Apple MacBook Pro: A new dawn
In an age of “courage” and Apple moving the industry forward by killing off various features and standards like headphone jacks on iPhones and Function Keys on notebooks, the new MacBook Pro is possibly the most contentious product to come out of Cupertino. The MacBook Pro tells us a lot about the future of Apple in terms of hardware. Even in its computer line, iOS is setting the pace for functionality, and the new devices are as close to iPads and iPhones than they have ever been.
13.3-inch 2560 x 1600-pixel 227ppi LED-backlit with IPS
2.9GHz dual-core Intel Core i5, Intel Iris Graphics 550 GPU
256GB/512GB/1TB internal storage, 8/16GB RAM
4 x Thunderbolt 3 (USB Type-C), audio jack, Bluetooth 4.0, Wi-Fi
212.4 x 304.1 x 14.9mm, 1.37kg
Starts at P99,990
The new generation of MacBook Pros feels like precision tools. They represent the very distillation of Apple’s design ideals: thin, light, powerful, and empowering hardware that’s designed to dominate in content creation. But it does so at the expense of some personality.
Aside from being the most powerful MacBook ever, the new Pro is also the most portable. Apple shaves half a pound on the new MacBook Pro, which looks like the offspring of the 12-inch MacBook and the previous generation of Pros.
We now get even better Retina displays with the ability to show wide color gamut—something few competitors have. Apple says this is the brightest and most colorful Mac notebook display ever, short of being an OLED panel, and is one of the brightest and most striking displays you’ll see this year. These are even thinner panels now, which means we no longer have backlit Apple logos.
The enclosure of the MacBook Pros has also been redesigned and the result is quite dramatic. We now have sharper lines, fewer gaps, and a larger glass trackpad for improved gestures.
The one area that has taken a bit of a step back is battery life, which peters out at around six hours.
The new keyboard is now like the flatter MacBook 12-inch keyboard, uses a second-generation butterfly mechanism, and offers a ton of possibility with the new Touch Bar, which can change depending on the app or context. My initial reaction was not good as typing felt hollow. After a week with the MacBook Pro, however, I’m starting to come around and can type just fine with it. But I don’t love it.
The new MacBook Pro can’t be upgraded since everything is soldered in, which makes them a beast to repair. Where does this leave users who need more RAM, better GPUs, more expansion, and maybe a more traditional keyboard or who happen to like the row of function keys? Sadly, Apple no longer makes a portable computer for you. Unfortunately, as awesome as they are, the new MacBook Pro has managed to seriously erode the goodwill of the Mac faithful who has stuck with the platform for so long.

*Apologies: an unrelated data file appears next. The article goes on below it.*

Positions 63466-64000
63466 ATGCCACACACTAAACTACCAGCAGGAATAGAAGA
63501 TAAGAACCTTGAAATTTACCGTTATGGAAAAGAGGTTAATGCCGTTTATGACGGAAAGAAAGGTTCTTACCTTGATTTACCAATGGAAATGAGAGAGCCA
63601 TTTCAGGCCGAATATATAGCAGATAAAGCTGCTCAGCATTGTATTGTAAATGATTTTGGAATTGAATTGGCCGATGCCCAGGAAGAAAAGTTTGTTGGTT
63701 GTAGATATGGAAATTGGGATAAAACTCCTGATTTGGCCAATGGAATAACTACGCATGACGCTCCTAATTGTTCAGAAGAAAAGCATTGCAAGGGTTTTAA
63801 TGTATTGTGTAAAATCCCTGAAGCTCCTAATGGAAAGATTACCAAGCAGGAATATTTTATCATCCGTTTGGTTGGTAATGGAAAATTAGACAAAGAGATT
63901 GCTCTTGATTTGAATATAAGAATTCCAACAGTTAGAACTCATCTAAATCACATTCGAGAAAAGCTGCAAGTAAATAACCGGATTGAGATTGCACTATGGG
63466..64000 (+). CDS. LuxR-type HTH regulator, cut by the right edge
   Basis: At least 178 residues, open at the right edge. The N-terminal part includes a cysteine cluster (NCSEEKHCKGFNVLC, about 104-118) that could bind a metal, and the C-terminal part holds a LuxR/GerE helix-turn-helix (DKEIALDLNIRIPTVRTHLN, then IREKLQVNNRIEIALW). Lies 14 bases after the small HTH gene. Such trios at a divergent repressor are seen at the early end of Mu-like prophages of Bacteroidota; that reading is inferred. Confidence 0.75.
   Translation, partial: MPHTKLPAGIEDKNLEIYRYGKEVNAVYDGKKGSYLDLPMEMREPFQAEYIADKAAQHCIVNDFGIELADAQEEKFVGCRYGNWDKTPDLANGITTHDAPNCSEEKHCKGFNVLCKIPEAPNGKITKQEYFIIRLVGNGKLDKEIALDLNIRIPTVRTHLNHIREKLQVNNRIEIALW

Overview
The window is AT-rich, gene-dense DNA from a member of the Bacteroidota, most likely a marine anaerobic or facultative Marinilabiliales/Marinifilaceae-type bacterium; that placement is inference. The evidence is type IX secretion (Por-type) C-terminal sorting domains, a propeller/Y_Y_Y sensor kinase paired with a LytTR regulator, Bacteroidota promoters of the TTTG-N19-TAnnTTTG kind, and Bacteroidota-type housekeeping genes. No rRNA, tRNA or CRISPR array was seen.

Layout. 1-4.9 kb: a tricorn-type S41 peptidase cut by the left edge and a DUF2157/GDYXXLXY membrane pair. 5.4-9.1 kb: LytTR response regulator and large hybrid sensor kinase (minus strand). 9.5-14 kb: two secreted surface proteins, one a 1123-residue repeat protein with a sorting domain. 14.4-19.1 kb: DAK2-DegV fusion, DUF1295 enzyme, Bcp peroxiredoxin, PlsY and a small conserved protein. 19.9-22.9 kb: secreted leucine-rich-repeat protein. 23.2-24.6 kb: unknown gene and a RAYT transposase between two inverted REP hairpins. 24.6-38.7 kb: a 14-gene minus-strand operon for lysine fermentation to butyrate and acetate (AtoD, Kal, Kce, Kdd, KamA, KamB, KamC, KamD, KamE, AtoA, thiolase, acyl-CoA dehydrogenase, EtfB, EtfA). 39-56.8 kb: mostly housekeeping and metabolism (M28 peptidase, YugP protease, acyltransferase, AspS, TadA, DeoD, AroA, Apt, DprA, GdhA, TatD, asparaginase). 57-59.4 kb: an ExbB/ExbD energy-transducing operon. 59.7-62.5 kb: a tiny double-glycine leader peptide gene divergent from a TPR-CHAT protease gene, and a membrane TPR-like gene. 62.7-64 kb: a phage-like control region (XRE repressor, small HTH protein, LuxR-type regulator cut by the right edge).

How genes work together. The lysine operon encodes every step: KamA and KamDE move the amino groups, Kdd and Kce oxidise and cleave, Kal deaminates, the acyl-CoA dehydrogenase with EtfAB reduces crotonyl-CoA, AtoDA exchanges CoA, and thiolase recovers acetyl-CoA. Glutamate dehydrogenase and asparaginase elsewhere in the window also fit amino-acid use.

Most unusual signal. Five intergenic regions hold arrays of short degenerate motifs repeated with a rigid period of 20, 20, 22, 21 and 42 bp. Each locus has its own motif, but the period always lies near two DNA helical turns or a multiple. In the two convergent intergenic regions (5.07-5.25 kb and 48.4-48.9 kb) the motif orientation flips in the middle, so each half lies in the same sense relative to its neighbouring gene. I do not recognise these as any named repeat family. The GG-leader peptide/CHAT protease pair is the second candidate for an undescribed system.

I can’t help feeling like the Mac has lost a bit of its soul just because so many aspects of its ‘personality’ are now gone. There’s no power on/off button, there’s no welcome ‘bong’ sound upon start-up, the MagSafe power connector is gone, and the light that tells you if your device is charging or if it is charged has also been extinguished for good.
The new Thunderbolt 3 port is USB Type-C compatible. This is far more versatile than older ports provided you procure the necessary connectors and dongles, which can add up to a small fortune over the MacBook Pro’s already sky-high cost.
Professional users will bemoan the removal of HDMIout, SD card reader, and USB 3.0 ports.
This becomes a bigger issue for content creators and editors who need to easily connect to cameras, scanners, printers, and other peripherals.
This MacBook is like most iPads or iPhones. It boots instantly, and employs more gestures and touch-centric controls thanks to the Touch Bar and the large new trackpad.
In terms of design and sheer engineering, there’s no argument that the Touch Bar brings an added layer of interaction to macOS Sierra’s inherently non-touch interface. Getting rid of the function key strip and replacing it with a seemingly magical array of options does make better use of that space. It also adds extra steps to many key functions. Simple things like volume and brightness controls are suddenly multi-step operations.
The Apple MacBook Pro is an ideal portable device if like me, most of what you do is writing, plus some photo and video editing (and you already have the necessary connectors to make it all work). Hopefully, a software update will improve battery life, which feels sorely lacking for a device at this price point. By being a completely re-created product, however, the new MacBook Pro is going to have to work hard to prove that all of Apple’s innovations and deletions make sense in the long run.